By God’s grace, this makes novel number four, as well as five screenplays I’ve written in the last few years.

 I don’t want to waste my life. I just keep working, following this call I believe God has for me, even if it all does seem so improbable. Even when I hear in my head, “What are you doing?” or“Who do you think you are?”

It’s true that at times, I don’t feel I know what I’m doing. And for sure, I seem the last person on earth who ought to be doing these things.

I could make a long list of my disqualifications.

But when I feel this way, I open up a folder entitled, “Why I Write.” It’s filled with notes about the reasons I believe I’m called to this path. These entries serve as a reminder that I didn’t just make all this up. These are God’s plans, even when a sense of inadequacy threatens.

And yes, it’s scary. Just before the release of “Give My Love to the Chestnut Trees” a few months ago, I told my family they might have to change their names and move to another state. I was so afraid of embarrassing them. But, thankfully, they seem to have weathered the last few months pretty well.

So listen closely.

He may be calling to you right now. And it may be to something you never could have imagined. If He is, don’t miss the journey.

"By no means do I count myself an expert in all of this, but I've got my eye on the goal, where God is beckoning us onward--to Jesus. I'm off and running, and I'm not turning back. So let's keep focused on that goal, those of us who want everything God has for us" (Philippians 3:13-15).

Thursday, May 10, 2012

A Chair and a Mother's Courage

I found this picture not long ago among a pile of others, many of people I didn’t know.

In the background was the house of my early childhood, in the chair was my mother, and  it had to be me nesting inside her belly.

And the chair she sits in---well, there’s a story there.

When my mother died over a decade ago, my sister and I had the difficult task of disposing of her belongings. With homes already established ourselves, much went to charity, but a few things we took with us. I wound up with a set of aging, peeling, metal porch furniture.

I suppose I wanted it because my mother loved it.

Martin Luther said, “Even if I knew that tomorrow the world would go to pieces, I would still plant my apple tree.”

That was my mother. No matter what else was going on, she’d still be out gardening, planting roses, salvia, tomato plants, and petunias. Then she'd sit in her porch chair and enjoy her efforts.

We put the furniture behind the studio where it sat for ten years. Then one day, I ventured back there and saw if something weren’t done soon, we’d lose it. The rust had eaten through the metal in many places.

I told my husband I wanted the furniture restored for our anniversary. I never guessed sand blasting would ever top my gift list.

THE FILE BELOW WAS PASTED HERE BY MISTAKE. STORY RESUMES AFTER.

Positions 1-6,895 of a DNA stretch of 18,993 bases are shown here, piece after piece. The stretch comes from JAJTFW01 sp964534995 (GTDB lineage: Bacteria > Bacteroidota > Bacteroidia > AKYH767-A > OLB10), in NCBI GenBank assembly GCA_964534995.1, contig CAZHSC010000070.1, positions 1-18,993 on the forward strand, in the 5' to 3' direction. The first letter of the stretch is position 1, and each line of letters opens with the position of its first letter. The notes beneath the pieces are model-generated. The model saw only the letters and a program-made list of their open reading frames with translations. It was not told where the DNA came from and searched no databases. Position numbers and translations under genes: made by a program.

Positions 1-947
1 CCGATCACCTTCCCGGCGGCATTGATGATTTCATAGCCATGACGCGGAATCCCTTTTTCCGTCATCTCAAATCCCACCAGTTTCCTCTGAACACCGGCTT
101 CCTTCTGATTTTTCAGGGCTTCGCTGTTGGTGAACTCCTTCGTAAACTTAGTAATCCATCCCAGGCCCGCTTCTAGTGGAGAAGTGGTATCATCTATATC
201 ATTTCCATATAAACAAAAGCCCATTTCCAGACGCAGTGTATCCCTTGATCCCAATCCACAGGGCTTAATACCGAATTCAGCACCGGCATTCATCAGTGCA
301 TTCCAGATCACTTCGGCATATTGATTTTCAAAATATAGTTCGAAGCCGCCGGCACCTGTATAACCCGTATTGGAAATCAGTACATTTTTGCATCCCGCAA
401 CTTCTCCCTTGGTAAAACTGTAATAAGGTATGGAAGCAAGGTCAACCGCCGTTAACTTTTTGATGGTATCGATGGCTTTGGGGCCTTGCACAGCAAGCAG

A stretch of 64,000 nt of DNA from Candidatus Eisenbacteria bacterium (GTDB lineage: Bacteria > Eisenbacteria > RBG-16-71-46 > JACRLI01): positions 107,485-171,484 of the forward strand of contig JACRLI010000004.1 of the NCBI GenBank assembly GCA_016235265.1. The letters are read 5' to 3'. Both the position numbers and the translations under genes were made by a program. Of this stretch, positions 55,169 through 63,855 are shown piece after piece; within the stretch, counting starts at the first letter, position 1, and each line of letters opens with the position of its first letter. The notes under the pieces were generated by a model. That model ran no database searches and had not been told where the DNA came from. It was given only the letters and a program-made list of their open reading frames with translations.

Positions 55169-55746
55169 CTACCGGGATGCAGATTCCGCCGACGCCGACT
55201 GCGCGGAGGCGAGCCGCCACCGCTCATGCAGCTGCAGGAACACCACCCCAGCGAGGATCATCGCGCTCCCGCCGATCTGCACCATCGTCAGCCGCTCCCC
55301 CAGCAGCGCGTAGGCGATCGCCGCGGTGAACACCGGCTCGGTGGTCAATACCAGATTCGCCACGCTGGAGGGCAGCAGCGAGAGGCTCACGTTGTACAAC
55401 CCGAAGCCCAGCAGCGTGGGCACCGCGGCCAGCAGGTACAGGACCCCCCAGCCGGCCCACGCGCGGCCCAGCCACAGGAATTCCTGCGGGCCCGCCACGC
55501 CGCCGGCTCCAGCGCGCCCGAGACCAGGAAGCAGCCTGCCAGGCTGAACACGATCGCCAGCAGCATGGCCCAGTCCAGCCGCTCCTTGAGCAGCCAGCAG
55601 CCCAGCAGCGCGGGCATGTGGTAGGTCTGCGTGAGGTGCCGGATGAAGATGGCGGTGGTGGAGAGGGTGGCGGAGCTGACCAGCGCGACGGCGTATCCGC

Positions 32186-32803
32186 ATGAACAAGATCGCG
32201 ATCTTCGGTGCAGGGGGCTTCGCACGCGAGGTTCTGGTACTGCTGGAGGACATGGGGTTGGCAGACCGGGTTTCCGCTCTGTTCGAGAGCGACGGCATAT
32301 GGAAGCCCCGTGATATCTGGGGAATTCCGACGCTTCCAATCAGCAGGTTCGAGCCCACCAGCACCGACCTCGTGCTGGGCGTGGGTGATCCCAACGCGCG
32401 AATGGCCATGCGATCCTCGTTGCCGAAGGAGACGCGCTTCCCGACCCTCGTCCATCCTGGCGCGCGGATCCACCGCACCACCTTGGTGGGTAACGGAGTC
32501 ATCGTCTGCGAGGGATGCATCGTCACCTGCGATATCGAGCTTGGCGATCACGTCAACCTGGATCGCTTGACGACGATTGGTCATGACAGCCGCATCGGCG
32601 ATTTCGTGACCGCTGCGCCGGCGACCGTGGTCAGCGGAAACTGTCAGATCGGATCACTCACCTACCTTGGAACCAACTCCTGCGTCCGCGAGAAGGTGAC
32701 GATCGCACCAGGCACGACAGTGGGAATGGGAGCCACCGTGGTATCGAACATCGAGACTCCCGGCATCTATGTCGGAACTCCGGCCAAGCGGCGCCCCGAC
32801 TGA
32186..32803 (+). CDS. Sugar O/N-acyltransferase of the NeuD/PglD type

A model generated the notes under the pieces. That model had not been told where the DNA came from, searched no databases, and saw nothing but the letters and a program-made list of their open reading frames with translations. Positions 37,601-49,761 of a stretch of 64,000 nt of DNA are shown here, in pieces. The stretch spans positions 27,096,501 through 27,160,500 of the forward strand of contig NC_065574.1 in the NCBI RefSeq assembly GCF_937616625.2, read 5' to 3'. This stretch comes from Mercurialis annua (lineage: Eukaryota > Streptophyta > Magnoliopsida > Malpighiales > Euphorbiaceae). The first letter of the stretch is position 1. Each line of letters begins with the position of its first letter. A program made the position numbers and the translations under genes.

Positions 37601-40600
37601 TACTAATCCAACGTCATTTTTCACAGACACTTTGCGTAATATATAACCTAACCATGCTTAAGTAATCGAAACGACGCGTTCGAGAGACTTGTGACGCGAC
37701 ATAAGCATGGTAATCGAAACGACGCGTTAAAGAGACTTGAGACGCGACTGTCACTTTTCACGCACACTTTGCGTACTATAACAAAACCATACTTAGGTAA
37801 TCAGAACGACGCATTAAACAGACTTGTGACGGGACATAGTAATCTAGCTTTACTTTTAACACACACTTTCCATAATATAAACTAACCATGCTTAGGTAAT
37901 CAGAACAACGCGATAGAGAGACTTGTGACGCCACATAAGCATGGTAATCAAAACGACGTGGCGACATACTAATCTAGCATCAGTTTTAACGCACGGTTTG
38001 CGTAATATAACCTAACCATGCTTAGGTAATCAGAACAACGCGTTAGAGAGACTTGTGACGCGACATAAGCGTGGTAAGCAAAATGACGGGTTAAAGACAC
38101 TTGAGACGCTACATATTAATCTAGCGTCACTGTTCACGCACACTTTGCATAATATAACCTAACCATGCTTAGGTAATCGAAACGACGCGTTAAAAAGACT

The metalworker we found fit the time-consuming job of restoration in-between other  better paying work. It took over four months to make sure the work was done in such a way that it would last for future generations. Last year in October, we picked it up.

With decades of paint layers removed, I hardly recognized it, but yes, here was a chair where so many memories were made--where I curled up with a kitten in the spring, sat eating watermelon on hot summer evenings,  or read a book in the early fall.

Then I found the picture of my mother in the chair anticipating my arrival. Such a gift.

Just this week, another gift.

Somehow, after my mother’s death, my sister and I overlooked an insurance policy my mother had. This week after searching records, the company made a contact with us after many years in order to pay the claim on this forgotten piece of business. It’s a very, very, small policy. In the life insurance world, I don’t think there’s anything smaller, but maybe it will pay a few dollars on college expenses for the grandchildren.

How poignant we found out about it just before Mother’s Day.

When I see the woman sitting in the chair, I know she’d waited many years for a baby. Her anticipation had to have been high for my arrival.

Little did she know that in the years ahead, she would face terrible private battles--many times struggling alone to overcome. It would have been easy to give up, but she didn’t, and I think  it likely was for the benefit of my sister and I that she endured.  

She planted more than seeds in her garden. By her example, she planted the knowledge in me that we can face many difficult things with hope and dignity.

So, this mother’s day, I’ll probably spend time in the chair, her chair, which I’ve placed on the patio beside my own petunias and salvia. I’ll be grateful for her legacy of perseverance and bravery, her love of gardening, her gifts to the grandchildren she loved, and so much more.

1950's porch chair

And perhaps someday, another generation who faces a challenge bigger than themselves will sit in it, too, remember, and draw strength and inspiration.

What has your mother planted in your life?

“Give her everything she deserves! Festoon her life with praises!” (Proverbs 31:31).

Monday, May 7, 2012

Nests and When Mamas Worry

For a few weeks now, nests have preoccupied my interests.
It started with this sweet gift our granddaughter made for us at Easter.